Meanwhile, heat oil in a large skillet over medium heat. Add cilantro, green onions, garlic and bell pepper and cook until softened and golden brown, about 10 minutes; transfer to a blender. Add pumpkin seeds, sesame seeds, tortillas, 3 cups of the reserved broth, tomatillos and jalapeños (seeded first, if you like) and carefully purée until smooth; work in batches, if needed. (Reserve remaining broth for another use.)

Transfer contents of blender to a large pot and bring to a boil. Reduce heat to medium low and simmer until thickened, about 10 minutes. Meanwhile, discard bones from chicken and shred meat. Transfer to pot with sauce and simmer for 10 minutes more. Ladle into bowls, garnish with cilantro and serve.

— Recipe from www.wholefoodsmarket.com.

Chicken Stir-Fry with Jicama, Tomatillos and Red Peppers

1 pound boneless skinless chicken breasts, cut into strips

1/4 cup Italian dressing

4 slices bacon, chopped

1 cup sliced jicama (about 1 medium)

1 cup quartered tomatillos

1 cup sliced red bell peppers (about 1 medium)

1/2 teaspoon crushed red pepper

2 cups hot cooked rice

Place chicken in resealable plastic bag. Add dressing; seal bag. Turn bag over several times to evenly coat chicken with dressing. Refrigerate at least 30 minutes or up to 1 hour to marinate.

Cook bacon in large skillet on medium heat until crisp. Drain fat from skillet; set bacon aside. Remove chicken from marinade; discard marinade. Add chicken to same skillet; cook 4 min. or until evenly browned, stirring frequently. Add jicama, tomatillos, red bell peppers and crushed red pepper; mix well. Cook 3 min. or until chicken is cooked through, stirring occasionally.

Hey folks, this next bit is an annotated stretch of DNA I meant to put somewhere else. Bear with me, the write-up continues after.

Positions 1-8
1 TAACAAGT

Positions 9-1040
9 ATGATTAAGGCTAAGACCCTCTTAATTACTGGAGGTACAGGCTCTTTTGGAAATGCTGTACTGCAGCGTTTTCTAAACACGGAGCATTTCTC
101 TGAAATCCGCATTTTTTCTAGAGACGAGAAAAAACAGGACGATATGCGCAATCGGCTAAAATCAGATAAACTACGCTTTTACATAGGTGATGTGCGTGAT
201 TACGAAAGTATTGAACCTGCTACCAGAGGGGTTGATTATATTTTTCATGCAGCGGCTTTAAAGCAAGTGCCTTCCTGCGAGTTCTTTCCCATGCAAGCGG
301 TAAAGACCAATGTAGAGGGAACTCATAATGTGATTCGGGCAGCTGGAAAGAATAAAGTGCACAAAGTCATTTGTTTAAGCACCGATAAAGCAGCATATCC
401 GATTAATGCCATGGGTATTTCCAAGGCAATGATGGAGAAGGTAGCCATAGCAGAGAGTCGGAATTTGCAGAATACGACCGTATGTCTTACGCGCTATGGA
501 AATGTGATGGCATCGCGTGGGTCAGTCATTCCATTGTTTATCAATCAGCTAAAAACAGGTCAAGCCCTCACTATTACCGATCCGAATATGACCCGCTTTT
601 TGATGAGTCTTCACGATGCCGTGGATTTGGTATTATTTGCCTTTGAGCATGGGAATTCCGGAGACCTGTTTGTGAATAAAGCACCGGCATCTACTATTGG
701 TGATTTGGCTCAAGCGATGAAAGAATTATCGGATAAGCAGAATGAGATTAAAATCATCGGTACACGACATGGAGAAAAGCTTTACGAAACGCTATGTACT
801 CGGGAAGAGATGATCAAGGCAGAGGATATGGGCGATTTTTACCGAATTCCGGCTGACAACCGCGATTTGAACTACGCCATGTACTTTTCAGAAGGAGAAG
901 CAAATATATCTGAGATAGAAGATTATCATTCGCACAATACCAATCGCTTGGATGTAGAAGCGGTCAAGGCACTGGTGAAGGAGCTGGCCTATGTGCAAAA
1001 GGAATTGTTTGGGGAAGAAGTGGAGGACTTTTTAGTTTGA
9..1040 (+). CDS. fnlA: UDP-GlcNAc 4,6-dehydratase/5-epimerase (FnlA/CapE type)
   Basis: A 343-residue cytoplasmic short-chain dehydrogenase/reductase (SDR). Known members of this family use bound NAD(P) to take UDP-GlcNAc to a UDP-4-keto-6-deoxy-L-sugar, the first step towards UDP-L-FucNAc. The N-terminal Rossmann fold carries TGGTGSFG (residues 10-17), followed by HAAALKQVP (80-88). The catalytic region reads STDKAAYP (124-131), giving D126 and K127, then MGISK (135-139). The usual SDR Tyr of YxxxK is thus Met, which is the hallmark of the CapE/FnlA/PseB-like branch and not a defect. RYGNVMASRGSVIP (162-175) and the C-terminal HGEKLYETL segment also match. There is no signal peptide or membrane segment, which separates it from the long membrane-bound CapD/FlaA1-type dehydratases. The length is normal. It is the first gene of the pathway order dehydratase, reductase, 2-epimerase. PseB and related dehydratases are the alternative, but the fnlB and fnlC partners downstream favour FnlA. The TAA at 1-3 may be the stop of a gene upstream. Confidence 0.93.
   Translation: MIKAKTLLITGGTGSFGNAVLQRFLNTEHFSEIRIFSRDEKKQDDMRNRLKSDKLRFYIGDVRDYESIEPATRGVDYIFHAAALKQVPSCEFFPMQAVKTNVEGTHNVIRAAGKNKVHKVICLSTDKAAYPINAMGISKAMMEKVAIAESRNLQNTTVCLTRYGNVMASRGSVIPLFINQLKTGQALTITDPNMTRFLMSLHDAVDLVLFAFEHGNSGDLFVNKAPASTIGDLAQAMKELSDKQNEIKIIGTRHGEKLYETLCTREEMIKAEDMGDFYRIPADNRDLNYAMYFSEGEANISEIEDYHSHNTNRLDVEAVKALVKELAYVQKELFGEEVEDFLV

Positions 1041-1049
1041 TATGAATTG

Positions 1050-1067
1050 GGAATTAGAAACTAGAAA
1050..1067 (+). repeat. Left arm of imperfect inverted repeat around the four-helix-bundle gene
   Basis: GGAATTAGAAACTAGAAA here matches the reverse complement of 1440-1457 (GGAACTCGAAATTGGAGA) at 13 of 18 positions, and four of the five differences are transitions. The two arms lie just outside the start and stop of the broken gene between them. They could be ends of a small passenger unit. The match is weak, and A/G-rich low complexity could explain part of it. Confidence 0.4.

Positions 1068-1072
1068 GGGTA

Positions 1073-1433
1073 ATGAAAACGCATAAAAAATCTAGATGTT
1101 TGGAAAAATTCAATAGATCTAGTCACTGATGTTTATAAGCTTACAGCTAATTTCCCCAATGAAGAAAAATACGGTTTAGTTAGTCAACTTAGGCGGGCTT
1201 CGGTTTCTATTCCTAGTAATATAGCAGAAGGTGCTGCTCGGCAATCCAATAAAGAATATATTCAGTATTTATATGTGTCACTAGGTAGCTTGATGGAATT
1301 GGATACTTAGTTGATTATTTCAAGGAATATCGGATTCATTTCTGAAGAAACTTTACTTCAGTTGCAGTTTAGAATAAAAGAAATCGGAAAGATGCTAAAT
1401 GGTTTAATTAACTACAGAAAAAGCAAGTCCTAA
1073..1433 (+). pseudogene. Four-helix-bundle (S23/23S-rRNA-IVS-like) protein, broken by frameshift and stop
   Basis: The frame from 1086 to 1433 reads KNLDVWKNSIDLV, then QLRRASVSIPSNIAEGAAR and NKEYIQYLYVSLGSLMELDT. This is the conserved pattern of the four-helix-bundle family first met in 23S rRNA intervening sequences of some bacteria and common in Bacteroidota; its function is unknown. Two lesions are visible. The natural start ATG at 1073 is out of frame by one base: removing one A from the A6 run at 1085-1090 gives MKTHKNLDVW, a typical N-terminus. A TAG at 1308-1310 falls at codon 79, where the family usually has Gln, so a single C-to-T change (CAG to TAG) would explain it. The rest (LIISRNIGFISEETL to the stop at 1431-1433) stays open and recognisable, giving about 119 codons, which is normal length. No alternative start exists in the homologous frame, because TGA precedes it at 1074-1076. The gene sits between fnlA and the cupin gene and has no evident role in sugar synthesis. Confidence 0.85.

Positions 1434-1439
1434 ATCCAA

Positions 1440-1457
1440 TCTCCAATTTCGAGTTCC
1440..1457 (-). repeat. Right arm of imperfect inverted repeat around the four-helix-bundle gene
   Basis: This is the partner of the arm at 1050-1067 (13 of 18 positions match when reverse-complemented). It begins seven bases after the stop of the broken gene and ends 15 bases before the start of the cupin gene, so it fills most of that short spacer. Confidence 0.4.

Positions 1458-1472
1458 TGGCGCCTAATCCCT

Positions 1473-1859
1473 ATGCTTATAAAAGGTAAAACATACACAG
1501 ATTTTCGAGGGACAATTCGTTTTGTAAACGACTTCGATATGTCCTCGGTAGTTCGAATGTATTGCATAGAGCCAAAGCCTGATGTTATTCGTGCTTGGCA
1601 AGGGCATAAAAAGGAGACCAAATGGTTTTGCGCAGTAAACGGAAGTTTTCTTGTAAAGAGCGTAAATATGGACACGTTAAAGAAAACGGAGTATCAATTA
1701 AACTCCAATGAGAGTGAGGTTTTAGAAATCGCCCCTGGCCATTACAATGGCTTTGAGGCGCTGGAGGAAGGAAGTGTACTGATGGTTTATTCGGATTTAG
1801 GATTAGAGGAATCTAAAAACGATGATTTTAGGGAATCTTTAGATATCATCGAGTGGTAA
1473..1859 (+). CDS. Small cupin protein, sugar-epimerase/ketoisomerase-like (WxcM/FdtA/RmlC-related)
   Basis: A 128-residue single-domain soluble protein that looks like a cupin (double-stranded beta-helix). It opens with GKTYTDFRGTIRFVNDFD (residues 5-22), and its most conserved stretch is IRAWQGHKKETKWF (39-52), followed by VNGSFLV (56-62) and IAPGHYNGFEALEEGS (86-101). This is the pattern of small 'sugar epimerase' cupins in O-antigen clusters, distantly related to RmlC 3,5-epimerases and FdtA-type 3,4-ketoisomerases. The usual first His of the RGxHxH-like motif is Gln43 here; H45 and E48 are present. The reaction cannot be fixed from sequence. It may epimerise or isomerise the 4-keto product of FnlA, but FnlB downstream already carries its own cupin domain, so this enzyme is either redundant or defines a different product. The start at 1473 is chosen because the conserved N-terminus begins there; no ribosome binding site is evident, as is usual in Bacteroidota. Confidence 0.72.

Serve over the rice.

— Recipe from www.kraftrecipes.com.

Tomatillo and Roasted Pepper Salsa

1 pound tomatillos

3 whole jalapeño, sliced in half and seeded

3 whole red Fresno chiles, sliced in half and seeded

1 whole Maui onions, quartered

1 whole tomatoes, quartered

2 cloves garlic, roasted

1 whole Meyer lemon, juiced

2 whole Key limes, juiced

1/3 cup cilantro (fresh)

Peel the husks off of the tomatillos and rinse under cold water. Boil the tomatillos in salted water until soft and tender. While the tomatillos are cooking, preheat over to 400 degrees. Place the peppers and onions on a sheet pan, drizzle with olive oil, season with salt and pepper and roast in the oven until slightly charred. This will take about 10-15 minutes. When the tomatillos are done, strain them and put them into a blender. Add the peppers, onions, tomato, garlic, lemon, lime and cilantro. Blend to desired consistency. Adjust seasoning and add cayenne if you want to heat it up more.

— Recipe from www.melissas.com.

Comments

Ken Lassman 4 years, 7 months ago

Just pop em in your mouth and eat 'em! Without the husk, of course. Don't know why they said that the flavor is much much better cooked. It's fine either way in my book.

grammaddy 4 years, 7 months ago

Thanks for the recipes. I have a few Latinos in my family and I'm always glad to try new recipes for them for Sunday family dinners.

hipper_than_hip 4 years, 7 months ago

I get little moths in my tomatillos; has anyone else seen these?

Newell_Post 4 years, 7 months ago

Finally, something terrific in the "What do I do with..." column. Not something inedible like kolrabi a few months ago....